This year has also been one of huge Jubilee celebration. We will, I am sure, have had mixed feelings about the pageantry, the expense, and the royal family itself, Perhaps we can reflect on the Biblical nature of Jubilee, the cancelling of debts, the righting of wrongs and raising up the downcast and binding up the broken hearted. Christian Aid has launched a campaign highlighting the unfairness of our tax systems that favour our financial institutions and hit small businesses, and this has become known as the Robin Hood Tax, after another man who turned royal and rich regimes upside down. Hopefully this campaign is something that will, eventually make a difference to those who are bowed down by tax burdens. We can continue to speak out about the financial irregularities of our system, and thankfully, we now have an Archbishop who believes in speaking out on some of this.
The crucifixion reminds us of the ultimate act of non-violence, Jesus laying down his life for his friends, building bridges, making new relationships. He gave an entirely new meaning to Kingship- complete vulnerability. No crown, no money, no earthly authority.
Jesus knew that Barabbas would be set free and would walk that lonely road to Calvary himself, yet I believe he walks it with all those who go through dehumanising experiences, those who are downtrodden, those who have been oppressed. He alone has the power to overturn that power and to make all things new, to enable people to begin again. Only Christ can revisit with us those painful parts of our lives when we could cheerfully shout “release Barabbas” when we endure suffering and pain. At times it may well feel that Jesus is asking us to walk the impossible way, the way that leaves us vulnerable. Every time we walk with someone who is struggling, and build them up, we see them, and us become a littler more Christ-like.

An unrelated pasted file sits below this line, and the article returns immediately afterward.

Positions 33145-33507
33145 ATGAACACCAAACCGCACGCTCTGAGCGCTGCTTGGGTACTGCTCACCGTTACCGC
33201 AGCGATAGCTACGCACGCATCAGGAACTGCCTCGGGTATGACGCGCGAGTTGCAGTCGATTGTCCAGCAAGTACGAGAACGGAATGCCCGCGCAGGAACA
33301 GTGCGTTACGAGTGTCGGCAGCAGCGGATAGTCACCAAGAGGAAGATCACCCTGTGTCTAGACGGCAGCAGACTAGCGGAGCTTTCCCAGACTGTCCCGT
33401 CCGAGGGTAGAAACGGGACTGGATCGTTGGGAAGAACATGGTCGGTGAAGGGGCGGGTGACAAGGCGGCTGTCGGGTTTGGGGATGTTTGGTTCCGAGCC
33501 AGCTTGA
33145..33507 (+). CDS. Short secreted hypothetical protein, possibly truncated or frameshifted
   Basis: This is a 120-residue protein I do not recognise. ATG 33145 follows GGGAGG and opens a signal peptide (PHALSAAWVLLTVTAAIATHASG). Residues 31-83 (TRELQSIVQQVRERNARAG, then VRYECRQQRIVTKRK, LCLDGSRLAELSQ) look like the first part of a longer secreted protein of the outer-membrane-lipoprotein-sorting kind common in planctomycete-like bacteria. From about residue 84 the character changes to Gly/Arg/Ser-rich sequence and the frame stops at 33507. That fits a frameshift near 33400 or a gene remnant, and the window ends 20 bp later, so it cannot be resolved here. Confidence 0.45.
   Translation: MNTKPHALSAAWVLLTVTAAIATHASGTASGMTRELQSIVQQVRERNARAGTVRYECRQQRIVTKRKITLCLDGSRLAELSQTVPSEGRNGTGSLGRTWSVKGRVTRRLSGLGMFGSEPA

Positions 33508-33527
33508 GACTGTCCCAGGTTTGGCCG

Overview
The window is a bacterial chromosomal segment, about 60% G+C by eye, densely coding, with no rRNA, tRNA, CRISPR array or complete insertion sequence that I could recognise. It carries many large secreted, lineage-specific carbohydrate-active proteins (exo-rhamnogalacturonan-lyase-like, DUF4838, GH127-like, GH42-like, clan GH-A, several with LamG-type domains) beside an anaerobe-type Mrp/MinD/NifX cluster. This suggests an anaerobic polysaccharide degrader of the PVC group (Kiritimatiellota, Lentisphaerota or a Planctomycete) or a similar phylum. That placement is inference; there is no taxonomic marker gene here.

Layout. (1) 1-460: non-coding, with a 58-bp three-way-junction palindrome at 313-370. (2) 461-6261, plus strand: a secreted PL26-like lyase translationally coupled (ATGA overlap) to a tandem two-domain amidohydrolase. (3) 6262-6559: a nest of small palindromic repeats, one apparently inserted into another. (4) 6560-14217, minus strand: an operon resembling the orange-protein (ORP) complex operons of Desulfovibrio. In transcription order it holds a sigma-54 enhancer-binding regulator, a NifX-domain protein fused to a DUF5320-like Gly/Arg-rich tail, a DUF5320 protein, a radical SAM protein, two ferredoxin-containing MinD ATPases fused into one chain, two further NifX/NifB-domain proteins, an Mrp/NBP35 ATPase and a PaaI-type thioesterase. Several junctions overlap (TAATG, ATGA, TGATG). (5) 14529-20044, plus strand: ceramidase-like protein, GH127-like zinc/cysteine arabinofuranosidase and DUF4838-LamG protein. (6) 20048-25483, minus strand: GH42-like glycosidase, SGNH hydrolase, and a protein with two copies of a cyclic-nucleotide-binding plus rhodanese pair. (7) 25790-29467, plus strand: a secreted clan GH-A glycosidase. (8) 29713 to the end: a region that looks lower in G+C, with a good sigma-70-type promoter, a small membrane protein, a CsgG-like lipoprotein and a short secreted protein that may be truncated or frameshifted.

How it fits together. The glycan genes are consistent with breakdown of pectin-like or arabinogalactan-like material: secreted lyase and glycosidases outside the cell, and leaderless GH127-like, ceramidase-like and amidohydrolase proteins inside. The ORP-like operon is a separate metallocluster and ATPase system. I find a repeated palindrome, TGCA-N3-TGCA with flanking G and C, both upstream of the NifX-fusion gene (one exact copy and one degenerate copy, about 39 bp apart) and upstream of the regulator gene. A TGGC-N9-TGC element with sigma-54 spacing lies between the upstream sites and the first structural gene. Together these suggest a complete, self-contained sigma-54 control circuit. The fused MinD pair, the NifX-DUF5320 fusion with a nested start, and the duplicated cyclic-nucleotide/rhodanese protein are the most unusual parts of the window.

Christ the King is a feast that looks both ways- back through the year we have come, and forward to the new coming of Christ in Advent, in a new way to us, because every encounter we have with Christ is new. It is healthy to look back, individually and as a community, to see where we have found Christ close to us, and where we have struggled, and to look to the new year with open hearts to what Christ might be doing, in our lives and here in the midst of community. It may be helpful, in a quiet moment, to acknowledge our mistakes to ourself and God, and to ask for healing. It may also be appropriate to give thanks for the times God has been close, perhaps in times of trial, to look at the parts of our lives we have struggled with and hand them over.
I will finish with a quote from Greenbelt speaker Brian McLaren:
I believe in Preaching Peace’s power to help others see the Gospel in a broader, deeper, more hopeful light because it has helped me in exactly this way. If we want to change the world, we need to change the stories it lives by, and Preaching Peace helps Christian leaders to discover a story of peace and reconciliation rather than one of condemnation, conflict, and exclusivity. – Brian McLaren